Figure 2. The effects of tested alkaloids on the microtubule network in U2OS cells expressing GFP-labeled tubulin. Panels show micrographs of U2OS cells treated for 2 h, 4 h, 24 h and 48 h with all ten alkaloids at concentrations of IC80 (A) and IC50 (B). The known tubulin inhibitors colchicine induced microtubule depolymerization, vinblastine caused tubulin paracrystals and paclitaxel enhanced microtubule depolymerization. Actin-binding agent latrunculin B caused the rapid change of cell morphology. Bar = 10 μm.
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Figure 3. The effects of alkaloids on Hela cellular microtubules using immunofluorescence staining. Microtubules were stained by mouse anti-α-tubulin monoclonal IgG and goat anti-mouse IgM-FITC (green); actin filaments were stained by Atto 390 phalloidin (blue); and nucleus was stained by propidium iodide (red). Panels show immunofluorescence micrographs of Hela interphase cells treated for 1 h (A) and 24 h (B) with all ten compounds at the concentration of IC80. The known tubulin inhibitors colchicine induced microtubule depolymerization, vinblastine caused tubulin paracrystals and paclitaxel enhanced microtubule polymerization. Actin-binding agent latrunculin B caused the change of cell morphology and depolymerization of actin filaments. Bar = 10 μm.
Figure 3. The effects of alkaloids on Hela cellular microtubules using immunofluorescence staining. Microtubules were stained by mouse anti-α-tubulin monoclonal IgG and goat anti-mouse IgM-FITC (green); actin filaments were stained by Atto 390 phalloidin (blue); and nucleus was stained by propidium iodide (red). Panels show immunofluorescence micrographs of Hela interphase cells treated for 1 h (A) and 24 h (B) with all ten compounds at the concentration of IC80. The known tubulin inhibitors colchicine induced microtubule depolymerization, vinblastine caused tubulin paracrystals and paclitaxel enhanced microtubule polymerization. Actin-binding agent latrunculin B caused the change of cell morphology and depolymerization of actin filaments. Bar = 10 μm.
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Figure 4. The effects of alkaloids on Hela metaphase cells using immunofluorescence staining. Panels show immunofluorescence micrographs of Hela interphase cells treated for 24 h with all ten compounds at the concentration of IC50. Absent spindles, depolymerized bipolar spindles and aberrant spindles were caused by colchicine, vinblastine and paclitaxel, respectively. Bar = 10 μm.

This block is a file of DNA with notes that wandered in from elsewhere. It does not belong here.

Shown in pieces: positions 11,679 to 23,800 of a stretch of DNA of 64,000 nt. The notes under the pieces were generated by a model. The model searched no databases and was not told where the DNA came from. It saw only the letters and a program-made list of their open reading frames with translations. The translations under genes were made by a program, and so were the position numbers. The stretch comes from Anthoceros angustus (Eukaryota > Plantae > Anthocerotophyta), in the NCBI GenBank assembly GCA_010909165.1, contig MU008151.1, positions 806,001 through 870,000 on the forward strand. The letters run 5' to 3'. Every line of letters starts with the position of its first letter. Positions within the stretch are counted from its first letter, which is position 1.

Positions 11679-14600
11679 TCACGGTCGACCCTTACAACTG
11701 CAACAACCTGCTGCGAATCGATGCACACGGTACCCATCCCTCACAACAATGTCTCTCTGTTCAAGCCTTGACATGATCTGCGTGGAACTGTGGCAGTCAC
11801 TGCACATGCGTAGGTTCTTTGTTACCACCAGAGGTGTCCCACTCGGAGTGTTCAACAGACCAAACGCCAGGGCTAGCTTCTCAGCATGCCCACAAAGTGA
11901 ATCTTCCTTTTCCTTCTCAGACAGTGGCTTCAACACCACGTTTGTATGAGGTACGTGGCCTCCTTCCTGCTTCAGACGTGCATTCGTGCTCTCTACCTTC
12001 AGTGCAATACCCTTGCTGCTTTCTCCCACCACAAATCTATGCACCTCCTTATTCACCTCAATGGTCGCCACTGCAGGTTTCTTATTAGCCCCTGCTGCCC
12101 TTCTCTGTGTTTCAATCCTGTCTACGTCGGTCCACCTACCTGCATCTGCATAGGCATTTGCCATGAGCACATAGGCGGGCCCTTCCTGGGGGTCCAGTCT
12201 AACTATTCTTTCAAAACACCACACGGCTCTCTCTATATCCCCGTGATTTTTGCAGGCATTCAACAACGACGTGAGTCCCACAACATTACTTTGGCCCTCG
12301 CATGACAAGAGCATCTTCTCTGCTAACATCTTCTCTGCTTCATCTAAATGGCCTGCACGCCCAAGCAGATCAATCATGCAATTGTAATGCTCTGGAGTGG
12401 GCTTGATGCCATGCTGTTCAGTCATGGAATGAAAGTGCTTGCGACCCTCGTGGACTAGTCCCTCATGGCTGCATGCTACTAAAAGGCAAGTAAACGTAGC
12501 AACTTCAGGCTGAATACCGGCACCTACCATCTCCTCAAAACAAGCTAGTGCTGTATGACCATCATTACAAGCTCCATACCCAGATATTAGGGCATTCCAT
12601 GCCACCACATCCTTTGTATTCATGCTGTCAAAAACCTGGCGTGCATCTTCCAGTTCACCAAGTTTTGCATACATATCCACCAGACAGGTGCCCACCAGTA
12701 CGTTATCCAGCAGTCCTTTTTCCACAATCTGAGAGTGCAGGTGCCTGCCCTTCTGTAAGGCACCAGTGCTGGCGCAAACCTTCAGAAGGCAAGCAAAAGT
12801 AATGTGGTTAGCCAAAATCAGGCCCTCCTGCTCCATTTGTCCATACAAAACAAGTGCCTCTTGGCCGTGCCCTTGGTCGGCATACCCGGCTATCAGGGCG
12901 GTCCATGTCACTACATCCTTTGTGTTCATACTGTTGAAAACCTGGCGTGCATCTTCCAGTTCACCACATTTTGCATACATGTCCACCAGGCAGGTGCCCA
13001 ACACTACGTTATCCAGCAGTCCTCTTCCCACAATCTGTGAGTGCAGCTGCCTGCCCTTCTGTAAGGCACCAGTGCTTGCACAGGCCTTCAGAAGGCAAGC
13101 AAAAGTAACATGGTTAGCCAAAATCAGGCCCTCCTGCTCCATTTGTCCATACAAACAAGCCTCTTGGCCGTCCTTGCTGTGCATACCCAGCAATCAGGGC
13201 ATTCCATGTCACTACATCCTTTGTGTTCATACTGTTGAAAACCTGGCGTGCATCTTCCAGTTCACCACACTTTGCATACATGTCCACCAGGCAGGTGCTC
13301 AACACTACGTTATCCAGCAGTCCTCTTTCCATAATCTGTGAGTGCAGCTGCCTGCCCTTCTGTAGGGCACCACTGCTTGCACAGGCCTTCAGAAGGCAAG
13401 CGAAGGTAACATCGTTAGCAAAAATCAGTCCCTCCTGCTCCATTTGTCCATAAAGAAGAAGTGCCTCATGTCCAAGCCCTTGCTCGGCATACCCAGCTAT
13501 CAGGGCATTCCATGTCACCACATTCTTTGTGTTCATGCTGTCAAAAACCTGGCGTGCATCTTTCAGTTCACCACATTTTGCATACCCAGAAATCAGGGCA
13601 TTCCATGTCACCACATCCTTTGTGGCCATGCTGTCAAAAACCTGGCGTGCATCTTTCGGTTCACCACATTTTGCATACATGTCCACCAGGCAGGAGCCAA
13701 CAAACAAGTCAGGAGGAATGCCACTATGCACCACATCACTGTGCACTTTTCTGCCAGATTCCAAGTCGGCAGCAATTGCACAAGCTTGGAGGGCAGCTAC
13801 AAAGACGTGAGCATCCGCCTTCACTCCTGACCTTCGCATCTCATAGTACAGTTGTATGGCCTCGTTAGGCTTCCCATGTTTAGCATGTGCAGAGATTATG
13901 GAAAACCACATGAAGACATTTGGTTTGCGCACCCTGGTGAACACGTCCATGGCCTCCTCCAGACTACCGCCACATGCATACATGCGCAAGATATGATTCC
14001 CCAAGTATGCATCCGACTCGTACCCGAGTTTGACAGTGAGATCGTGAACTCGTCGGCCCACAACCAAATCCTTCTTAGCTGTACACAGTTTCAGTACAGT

Figure 4. The effects of alkaloids on Hela metaphase cells using immunofluorescence staining. Panels show immunofluorescence micrographs of Hela interphase cells treated for 24 h with all ten compounds at the concentration of IC50. Absent spindles, depolymerized bipolar spindles and aberrant spindles were caused by colchicine, vinblastine and paclitaxel, respectively. Bar = 10 μm.
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Figure 5. Benzophenanthridine alkaloids inhibited tubulin polymerization in vitro. Polymerization of tubulin with MAPs in the assembly buffer was measured in the absence (◆) and in the presence of different concentrations of compounds. (A,B,DF) The inhibition of nucleation and growth phase during the microtubule assembly caused by colchicine, vinblastine, sanguinarine, chelerythrine and chelidonine. (C) A different mode of action of paclitaxel in which it accelerated the formation of nucleation and inhibited the growth phase during the assembly.
Figure 5. Benzophenanthridine alkaloids inhibited tubulin polymerization in vitro. Polymerization of tubulin with MAPs in the assembly buffer was measured in the absence (◆) and in the presence of different concentrations of compounds. (A,B,DF) The inhibition of nucleation and growth phase during the microtubule assembly caused by colchicine, vinblastine, sanguinarine, chelerythrine and chelidonine. (C) A different mode of action of paclitaxel in which it accelerated the formation of nucleation and inhibited the growth phase during the assembly.
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Figure 6. Benzophenanthridine alkaloids reduced the mass of actin filaments at a high concentration. Panels show micrographs of Hela cells, which were transduced with actin-RFP treated for 2 h, 4 h, 24 h and 48 h with all ten compounds at the concentrations of IC80 (A) and IC50 (B). Actin-binding agent latrunculin B induced the change of cell morphology and extensive depolymerization of the actin network. Few changes were observed in the treatment of other alkaloids. Bar = 10 μm.